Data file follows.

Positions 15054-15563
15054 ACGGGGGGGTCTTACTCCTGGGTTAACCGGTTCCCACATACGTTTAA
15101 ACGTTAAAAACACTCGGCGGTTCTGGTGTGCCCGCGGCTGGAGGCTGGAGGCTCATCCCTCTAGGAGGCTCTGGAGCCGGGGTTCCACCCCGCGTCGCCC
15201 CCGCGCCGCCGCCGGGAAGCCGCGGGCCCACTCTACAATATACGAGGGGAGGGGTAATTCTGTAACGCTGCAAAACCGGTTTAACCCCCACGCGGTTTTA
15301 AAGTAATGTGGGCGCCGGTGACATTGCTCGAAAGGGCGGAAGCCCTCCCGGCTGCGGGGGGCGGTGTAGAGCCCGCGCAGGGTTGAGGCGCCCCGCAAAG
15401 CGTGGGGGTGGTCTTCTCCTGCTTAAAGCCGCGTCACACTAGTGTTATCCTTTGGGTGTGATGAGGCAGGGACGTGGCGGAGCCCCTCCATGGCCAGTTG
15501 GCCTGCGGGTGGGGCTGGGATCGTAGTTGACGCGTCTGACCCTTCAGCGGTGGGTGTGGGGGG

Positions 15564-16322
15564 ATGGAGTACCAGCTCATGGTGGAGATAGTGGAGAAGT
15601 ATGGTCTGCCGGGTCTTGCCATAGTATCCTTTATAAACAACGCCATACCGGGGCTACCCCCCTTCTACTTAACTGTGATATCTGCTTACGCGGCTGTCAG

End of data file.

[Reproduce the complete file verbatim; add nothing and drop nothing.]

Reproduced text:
Positions 15054-15563
15054 ACGGGGGGGTCTTACTCCTGGGTTAACCGGTTCCCACATACGTTTAA
15101 ACGTTAAAAACACTCGGCGGTTCTGGTGTGCCCGCGGCTGGAGGCTGGAGGCTCATCCCTCTAGGAGGCTCTGGAGCCGGGGTTCCACCCCGCGTCGCCC
15201 CCGCGCCGCCGCCGGGAAGCCGCGGGCCCACTCTACAATATACGAGGGGAGGGGTAATTCTGTAACGCTGCAAAACCGGTTTAACCCCCACGCGGTTTTA
15301 AAGTAATGTGGGCGCCGGTGACATTGCTCGAAAGGGCGGAAGCCCTCCCGGCTGCGGGGGGCGGTGTAGAGCCCGCGCAGGGTTGAGGCGCCCCGCAAAG
15401 CGTGGGGGTGGTCTTCTCCTGCTTAAAGCCGCGTCACACTAGTGTTATCCTTTGGGTGTGATGAGGCAGGGACGTGGCGGAGCCCCTCCATGGCCAGTTG
15501 GCCTGCGGGTGGGGCTGGGATCGTAGTTGACGCGTCTGACCCTTCAGCGGTGGGTGTGGGGGG

Positions 15564-16322
15564 ATGGAGTACCAGCTCATGGTGGAGATAGTGGAGAAGT
15601 ATGGTCTGCCGGGTCTTGCCATAGTATCCTTTATAAACAACGCCATACCGGGGCTACCCCCCTTCTACTTAACTGTGATATCTGCTTACGCGGCTGTCAG